Police Use New Law to Charge MTA Driver in Pedestrian Death

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MTA buses have killed eight pedestrians this year, seven of them in crosswalks.

An MTA driver has been charged with a new criminal version of Failure to Yield, after making a left turn into a 78-year-old Brooklyn man in a crosswalk.

Reginald Prescott, who was driving the B44 in East Flatbush, has been suspended from his driving duties, pending the investigation of the death of Jean Bonne-Année on Tuesday. Bonne-Année was declared dead at the scene by EMS responders.

Police used a new law that took effect in August. The statute can raise the Failure to Yield charge from a traffic infraction to a criminal misdemeanor, depending on the circumstances. Previously, only an aggravating factor, such as intoxication or driving without a license, could result in a criminal charge.

"There was only the traffic infraction, and you don't arrest people for infractions, and that was the problem," said Steve Vaccarro, an attorney and activist who lobbied for the change.

The legislation was passed by the city council and signed into law by Mayor de Blasio in June as part of his Vision Zero initiative to reduce pedestrian deaths.  Vaccarro said it has been invoked one other time, as far as he can tell, in the death of a woman on the Upper East Side in September. The NYPD did not return calls and emails requesting information.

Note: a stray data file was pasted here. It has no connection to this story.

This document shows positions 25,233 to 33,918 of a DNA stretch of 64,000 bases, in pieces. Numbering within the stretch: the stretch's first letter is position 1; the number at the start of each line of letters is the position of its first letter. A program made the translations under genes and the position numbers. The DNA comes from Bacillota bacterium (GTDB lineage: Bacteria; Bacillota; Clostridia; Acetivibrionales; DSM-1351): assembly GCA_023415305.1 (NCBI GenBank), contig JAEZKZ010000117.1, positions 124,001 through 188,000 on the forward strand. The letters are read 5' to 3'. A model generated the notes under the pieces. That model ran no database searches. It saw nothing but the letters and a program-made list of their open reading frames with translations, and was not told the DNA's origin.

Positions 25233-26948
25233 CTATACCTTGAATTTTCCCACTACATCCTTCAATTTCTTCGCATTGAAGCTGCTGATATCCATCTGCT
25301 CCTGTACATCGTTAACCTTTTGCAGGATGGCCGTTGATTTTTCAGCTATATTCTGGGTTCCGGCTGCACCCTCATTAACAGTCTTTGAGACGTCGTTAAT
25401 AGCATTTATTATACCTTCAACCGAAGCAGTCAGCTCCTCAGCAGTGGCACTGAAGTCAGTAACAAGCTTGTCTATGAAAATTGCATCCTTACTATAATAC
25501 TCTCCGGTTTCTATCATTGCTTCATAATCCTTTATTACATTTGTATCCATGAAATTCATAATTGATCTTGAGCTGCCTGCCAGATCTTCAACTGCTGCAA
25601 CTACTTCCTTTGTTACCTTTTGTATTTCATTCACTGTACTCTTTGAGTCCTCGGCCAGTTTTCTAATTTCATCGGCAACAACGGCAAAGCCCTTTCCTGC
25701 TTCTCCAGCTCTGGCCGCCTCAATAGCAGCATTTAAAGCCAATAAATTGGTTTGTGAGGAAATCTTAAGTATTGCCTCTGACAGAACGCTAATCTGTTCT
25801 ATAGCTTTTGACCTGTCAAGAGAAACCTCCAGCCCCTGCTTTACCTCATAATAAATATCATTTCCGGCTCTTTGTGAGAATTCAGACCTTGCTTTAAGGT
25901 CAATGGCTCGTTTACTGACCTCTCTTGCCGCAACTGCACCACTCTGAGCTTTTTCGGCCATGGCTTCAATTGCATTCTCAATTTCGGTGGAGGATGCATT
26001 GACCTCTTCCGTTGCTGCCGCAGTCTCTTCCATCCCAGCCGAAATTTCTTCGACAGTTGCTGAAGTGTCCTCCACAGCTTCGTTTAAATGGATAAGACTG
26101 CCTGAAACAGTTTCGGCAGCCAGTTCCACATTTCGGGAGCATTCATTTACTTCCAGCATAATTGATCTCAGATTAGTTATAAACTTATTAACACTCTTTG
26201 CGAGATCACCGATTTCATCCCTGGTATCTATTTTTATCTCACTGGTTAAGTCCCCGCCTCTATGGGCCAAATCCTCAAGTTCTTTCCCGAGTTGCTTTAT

The MTA issued a statement saying the agency "takes bus safety very seriously, and is working closely with the city's Vision Zero initiative." The news release said the MTA has been phasing in "more robust training for bus operators, an upcoming pilot program for new technology to warn pedestrians and bus operators of potential collisions, and new public service announcements to raise awareness of safety risks."

Spokesman Adam Lisberg, in the email, said there has been a 14% reduction in bus collisions involving pedestrians and a 6% reduction in bus collisions involving bicyclists.

Activists praised the NYPD for invoking the new statute, and said it should be used aggressively, not just by the Traffic Division's Collision Investigations Squad but by the precinct officers responsible for the bulk of law enforcement.

"The key is using that law every time there's a crash where the driver didn't yield," said Caroline Samponaro, from the group Transportation Alternatives. "What works against driver accountability is when enforcement is inconsistent and drivers fail to yield but there isn't any consequences. The message that needs to be sent to drivers is that when you're turning into a crosswalk, pedestrians have the right of way, and you need to slow down, and you need to stop."

The president of the Transit Workers Union Local 100 slammed the police charge.

"There was no culpability on the driver's part, and to have him arrested is outrageous," said TWU President John Samuelsen, in a statement through a spokesperson. "We're going to make this right, one way or the other."